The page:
Lessons from Nyerere's grass-roots socialism
In Ralph Ibbott’s new book, Ujamaa: The Hidden Story of Tanzania’s Socialist Villages, we can learn from what the great 1960s anticolonial movements accomplished. The central question for every African country after independence was: How, without capital or expertise, could they lift themselves up from the imperial legacy of poverty and underdevelopment?
Julius Nyerere, the leader of Tanzania’s independence movement and its first president, found a way. The first Tanzanian to get a British degree (a PhD from Edinburgh in 1952), he had left his village for primary school aged 12.
The village and its women remained his political framework. “My father had 22 wives and I knew how hard they had to work and what they went through as women,” he said.
In Britain, Nyerere had seen how a welfare state could protect people from capitalism. Returning, he told Tanzanians that they had to reject exploitation of the many by the few. He proposed ujamaa: African socialism. In the village, all worked and all benefited. Decisions were made by consensus. He had “grown up in tribal socialism”.
Although traditional society was generally presumed to be backward, Nyerere saw its social and economic possibilities for overcoming backwardness. Rural people, 96% of the population, could adapt the communalism they already knew to modern needs and aspirations, thus bypassing capitalism. It was socialism without money, rooted in the native soil; a strategy for a poor country determined to pull itself out of poverty and remain sovereign.
Two major problems had to be overcome for rural communal life to flower. The first was the subordination of women. Even today his words are startling: “It is impossible to deny that women did, and still do, more than their fair share of the work in the fields and in the homes … The truth is that in the villages the women work very hard. At times they work for 12 or 14 hours a day. They even work on Sundays and public holidays … But the men in the villages … are on leave for half their life.”
The second problem was tackling poverty. This could be overcome by updating agricultural methods and, if men pulled their weight, this “could contribute more towards the development of the country than anything we could get from rich nations”.
Nyerere assumed that, with ujamaa, people who had just won independence and working communally, without bureaucratic interference, would themselves develop while resolving both problems.
Some people decided to put ujamaa into practice in 1960, even before Nyerere had invented the name for his bold and imaginative strategy. They succeeded brilliantly in Litowa, the first ujamaa village they created, organising production, distribution, housing, health and education. Others came to join and were encouraged to form new villages. The Ruvuma Development Association was formed, with its Social and Economic Revolutionary Army, to help new villages to establish themselves. By 1969, the association had 17 villages.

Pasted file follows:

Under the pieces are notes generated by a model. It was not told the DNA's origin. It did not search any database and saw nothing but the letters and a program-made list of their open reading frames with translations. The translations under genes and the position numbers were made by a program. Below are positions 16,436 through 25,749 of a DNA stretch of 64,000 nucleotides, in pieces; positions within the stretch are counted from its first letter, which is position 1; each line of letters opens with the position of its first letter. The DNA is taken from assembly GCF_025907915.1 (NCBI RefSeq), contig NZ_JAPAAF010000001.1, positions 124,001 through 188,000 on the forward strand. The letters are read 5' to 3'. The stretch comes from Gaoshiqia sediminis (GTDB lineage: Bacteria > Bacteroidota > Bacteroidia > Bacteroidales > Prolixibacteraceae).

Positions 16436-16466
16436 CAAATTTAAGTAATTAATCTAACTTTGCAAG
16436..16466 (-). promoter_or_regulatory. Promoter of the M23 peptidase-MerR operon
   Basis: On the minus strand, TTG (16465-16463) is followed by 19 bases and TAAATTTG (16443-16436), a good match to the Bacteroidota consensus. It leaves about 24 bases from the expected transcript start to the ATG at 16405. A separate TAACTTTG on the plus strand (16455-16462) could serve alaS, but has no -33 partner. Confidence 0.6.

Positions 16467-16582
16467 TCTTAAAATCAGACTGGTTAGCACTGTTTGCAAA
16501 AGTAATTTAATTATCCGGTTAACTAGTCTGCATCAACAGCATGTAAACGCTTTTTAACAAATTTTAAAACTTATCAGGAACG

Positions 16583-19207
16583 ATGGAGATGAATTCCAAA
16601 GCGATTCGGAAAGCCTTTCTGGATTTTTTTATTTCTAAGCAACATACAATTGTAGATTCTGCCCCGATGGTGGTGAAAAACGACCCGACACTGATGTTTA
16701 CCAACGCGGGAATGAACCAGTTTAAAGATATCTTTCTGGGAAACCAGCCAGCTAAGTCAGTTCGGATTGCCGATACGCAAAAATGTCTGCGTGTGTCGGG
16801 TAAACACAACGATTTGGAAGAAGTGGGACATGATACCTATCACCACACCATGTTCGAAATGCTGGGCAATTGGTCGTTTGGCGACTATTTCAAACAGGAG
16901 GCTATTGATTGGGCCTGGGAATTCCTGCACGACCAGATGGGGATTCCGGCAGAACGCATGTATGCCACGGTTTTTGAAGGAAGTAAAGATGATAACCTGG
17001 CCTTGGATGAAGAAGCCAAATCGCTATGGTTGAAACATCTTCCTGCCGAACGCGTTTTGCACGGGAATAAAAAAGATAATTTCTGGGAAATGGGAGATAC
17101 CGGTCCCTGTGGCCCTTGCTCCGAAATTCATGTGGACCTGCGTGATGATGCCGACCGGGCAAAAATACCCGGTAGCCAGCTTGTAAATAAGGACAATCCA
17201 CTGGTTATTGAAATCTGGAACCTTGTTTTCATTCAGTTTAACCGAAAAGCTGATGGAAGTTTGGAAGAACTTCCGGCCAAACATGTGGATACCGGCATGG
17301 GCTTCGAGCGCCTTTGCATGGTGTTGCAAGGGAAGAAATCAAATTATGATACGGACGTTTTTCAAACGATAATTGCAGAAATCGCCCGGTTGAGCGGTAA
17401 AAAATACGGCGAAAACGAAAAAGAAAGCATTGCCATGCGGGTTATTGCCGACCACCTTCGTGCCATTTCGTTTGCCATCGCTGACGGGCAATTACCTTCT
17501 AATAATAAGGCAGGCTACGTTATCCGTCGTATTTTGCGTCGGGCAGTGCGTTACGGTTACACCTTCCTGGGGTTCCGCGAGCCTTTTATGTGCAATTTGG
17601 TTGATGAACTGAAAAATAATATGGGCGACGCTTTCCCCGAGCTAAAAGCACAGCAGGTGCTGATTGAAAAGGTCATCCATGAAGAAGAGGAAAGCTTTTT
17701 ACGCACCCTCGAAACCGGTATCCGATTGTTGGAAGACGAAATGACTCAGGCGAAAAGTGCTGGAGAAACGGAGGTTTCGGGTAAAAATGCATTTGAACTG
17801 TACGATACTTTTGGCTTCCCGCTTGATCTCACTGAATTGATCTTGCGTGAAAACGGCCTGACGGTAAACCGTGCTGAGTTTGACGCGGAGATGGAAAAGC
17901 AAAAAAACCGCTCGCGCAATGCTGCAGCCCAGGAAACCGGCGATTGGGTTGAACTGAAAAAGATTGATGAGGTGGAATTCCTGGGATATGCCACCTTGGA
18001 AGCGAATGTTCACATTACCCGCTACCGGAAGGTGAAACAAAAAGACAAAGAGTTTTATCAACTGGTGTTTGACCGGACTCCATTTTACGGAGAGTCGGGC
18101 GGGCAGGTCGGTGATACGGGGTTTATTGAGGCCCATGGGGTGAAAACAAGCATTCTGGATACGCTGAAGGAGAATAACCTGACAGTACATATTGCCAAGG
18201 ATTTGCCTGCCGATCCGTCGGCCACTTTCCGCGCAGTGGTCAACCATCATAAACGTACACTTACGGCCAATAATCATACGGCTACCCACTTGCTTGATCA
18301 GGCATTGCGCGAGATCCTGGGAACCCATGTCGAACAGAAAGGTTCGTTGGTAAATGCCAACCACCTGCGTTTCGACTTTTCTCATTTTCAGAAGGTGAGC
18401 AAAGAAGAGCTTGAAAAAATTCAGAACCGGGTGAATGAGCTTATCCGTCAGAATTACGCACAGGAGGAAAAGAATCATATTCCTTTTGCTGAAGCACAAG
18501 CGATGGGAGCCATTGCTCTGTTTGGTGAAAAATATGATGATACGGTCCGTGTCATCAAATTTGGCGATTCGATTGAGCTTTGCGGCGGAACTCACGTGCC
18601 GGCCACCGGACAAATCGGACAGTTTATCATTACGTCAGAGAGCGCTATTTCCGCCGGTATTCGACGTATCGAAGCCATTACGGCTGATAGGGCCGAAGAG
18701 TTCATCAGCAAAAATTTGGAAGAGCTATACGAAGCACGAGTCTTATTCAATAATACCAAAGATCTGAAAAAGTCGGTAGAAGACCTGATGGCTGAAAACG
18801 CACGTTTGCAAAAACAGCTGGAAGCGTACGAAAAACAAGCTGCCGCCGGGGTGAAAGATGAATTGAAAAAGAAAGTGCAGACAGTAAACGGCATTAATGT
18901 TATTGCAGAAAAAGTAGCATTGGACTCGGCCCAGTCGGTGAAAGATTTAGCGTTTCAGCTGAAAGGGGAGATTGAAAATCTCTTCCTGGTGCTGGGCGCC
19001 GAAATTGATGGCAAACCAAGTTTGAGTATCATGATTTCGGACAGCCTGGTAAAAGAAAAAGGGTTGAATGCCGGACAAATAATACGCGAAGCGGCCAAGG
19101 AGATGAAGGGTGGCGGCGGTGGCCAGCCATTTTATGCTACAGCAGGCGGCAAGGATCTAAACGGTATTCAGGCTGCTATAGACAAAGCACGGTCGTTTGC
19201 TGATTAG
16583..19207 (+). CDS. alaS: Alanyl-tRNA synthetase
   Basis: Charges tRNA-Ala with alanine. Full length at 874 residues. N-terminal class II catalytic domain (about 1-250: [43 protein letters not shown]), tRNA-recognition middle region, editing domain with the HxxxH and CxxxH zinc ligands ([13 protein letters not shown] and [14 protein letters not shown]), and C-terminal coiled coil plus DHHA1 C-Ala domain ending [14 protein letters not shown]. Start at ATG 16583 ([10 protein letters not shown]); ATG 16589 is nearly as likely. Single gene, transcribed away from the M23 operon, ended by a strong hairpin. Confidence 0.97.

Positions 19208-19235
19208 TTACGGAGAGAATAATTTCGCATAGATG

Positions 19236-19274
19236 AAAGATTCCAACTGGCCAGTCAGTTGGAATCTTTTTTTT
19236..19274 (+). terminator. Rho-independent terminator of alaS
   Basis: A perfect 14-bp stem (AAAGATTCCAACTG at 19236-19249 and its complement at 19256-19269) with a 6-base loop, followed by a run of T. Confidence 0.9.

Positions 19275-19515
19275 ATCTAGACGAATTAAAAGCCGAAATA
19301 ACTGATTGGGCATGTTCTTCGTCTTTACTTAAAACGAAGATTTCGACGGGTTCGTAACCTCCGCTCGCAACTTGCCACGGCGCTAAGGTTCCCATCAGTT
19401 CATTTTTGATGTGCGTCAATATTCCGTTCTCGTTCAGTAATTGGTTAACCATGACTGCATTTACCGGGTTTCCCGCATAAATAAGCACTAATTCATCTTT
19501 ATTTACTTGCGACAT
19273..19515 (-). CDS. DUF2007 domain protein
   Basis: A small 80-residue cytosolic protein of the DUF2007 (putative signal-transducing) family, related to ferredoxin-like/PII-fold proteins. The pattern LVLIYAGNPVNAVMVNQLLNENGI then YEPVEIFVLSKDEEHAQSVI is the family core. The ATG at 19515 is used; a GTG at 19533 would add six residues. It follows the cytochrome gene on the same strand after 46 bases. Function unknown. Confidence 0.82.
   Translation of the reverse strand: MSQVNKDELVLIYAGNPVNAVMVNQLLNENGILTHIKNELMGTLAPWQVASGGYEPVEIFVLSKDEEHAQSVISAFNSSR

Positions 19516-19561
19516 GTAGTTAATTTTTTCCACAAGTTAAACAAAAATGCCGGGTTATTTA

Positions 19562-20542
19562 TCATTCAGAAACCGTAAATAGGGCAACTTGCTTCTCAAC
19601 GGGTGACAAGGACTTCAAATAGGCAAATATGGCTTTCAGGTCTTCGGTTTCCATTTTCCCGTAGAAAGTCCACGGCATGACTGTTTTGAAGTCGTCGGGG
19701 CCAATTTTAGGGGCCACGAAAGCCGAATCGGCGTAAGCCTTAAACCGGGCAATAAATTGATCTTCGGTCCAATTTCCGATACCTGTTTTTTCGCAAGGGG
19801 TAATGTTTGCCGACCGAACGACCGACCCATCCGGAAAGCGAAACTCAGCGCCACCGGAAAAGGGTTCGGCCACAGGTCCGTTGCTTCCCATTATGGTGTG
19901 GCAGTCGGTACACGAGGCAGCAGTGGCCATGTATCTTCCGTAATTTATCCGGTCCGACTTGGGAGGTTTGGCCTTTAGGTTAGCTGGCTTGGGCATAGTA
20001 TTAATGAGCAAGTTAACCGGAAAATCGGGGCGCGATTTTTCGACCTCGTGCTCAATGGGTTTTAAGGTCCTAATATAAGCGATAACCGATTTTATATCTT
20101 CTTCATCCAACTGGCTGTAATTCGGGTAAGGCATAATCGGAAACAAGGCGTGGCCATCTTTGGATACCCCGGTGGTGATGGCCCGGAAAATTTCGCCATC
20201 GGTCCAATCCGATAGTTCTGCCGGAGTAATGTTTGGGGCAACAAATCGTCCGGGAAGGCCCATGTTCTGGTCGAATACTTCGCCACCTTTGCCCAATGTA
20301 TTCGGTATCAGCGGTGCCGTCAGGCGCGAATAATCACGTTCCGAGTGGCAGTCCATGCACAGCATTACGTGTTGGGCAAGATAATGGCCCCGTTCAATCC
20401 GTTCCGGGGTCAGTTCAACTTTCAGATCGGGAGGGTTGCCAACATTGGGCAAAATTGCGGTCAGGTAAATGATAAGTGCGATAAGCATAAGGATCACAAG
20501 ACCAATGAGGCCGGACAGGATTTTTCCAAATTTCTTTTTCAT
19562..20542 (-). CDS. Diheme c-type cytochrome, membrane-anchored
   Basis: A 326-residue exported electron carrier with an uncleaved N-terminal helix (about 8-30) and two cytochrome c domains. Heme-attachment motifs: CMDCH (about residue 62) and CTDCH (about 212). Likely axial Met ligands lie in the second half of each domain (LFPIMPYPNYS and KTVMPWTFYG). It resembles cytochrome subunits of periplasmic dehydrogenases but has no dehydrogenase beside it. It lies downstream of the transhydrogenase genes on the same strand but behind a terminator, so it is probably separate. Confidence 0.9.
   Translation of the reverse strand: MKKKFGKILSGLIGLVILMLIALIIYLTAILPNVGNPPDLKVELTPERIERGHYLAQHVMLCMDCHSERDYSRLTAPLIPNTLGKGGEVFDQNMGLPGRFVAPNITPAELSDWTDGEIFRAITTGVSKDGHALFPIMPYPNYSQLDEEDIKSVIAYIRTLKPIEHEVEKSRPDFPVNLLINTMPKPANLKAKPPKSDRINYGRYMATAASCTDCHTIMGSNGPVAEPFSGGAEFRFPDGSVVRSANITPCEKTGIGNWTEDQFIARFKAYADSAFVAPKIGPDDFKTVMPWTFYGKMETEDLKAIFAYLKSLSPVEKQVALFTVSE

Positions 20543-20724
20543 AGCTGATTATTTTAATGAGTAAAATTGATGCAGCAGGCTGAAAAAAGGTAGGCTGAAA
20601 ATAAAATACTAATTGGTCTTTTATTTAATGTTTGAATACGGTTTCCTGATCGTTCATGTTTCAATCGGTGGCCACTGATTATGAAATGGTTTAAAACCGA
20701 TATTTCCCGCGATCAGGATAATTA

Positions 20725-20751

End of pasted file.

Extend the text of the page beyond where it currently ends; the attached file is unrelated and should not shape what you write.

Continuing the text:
Several times a week the villagers had communal meals at which they made decisions. The women were encouraged to speak – a slow process – and their interests were considered. Housework and childcare counted as part of the village workday. Piped water ended fetching and carrying by women and children. Spare cash from the sale of surplus crops was divided equally among all, including to elderly and disabled people, who contributed by scaring wild animals from “sharing” food crops, or working in childcare facilities.
Child mortality plummeted. Pupils at the self-governing Litowa school came from all the villages, boarding at Litowa during the terms. They were trained to develop their exciting, caring rural society. Domestic violence almost disappeared and women’s status was rising.
Just as ujamaa was about to mushroom into a mass movement, the Ruvuma Development Association was destroyed by the greedy and ambitious new ruling elite. They hated the creativity of the people, which had Nyerere’s support. Where was the power for them? Thus a great grass-roots development that might have changed the history of Tanzania and beyond tragically ended.
Defeated, Nyerere continued to work for socialism and sexual equality. By 1985, Tanzania had the highest primary school enrolment in sub-Saharan Africa – 96% – and girls made up 50% of pupils. Women’s life expectancy increased from 41 years in 1960 to 50.7 in 1980. Maternal mortality dropped from 450 for every 100 000 births in 1961 to under 200 in 1973.
Ibbott, who had been living in Tanzania, returned to the United Kingdom and applied ujamaa principles as a community development worker in Greenock, one of Glasgow’s most deprived areas. The tenants’ association and youth club persuaded the council to build a sports centre, which the youth ran. Much was accomplished by young people previously dismissed as troublemakers. Such communal effort can succeed anywhere if it is able to bypass or defeat those greedy for power and control. – © Guardian News & Media 2014
Selma James is the founder of the international Wages for Housework Campaign and author of several books on labour, women and class.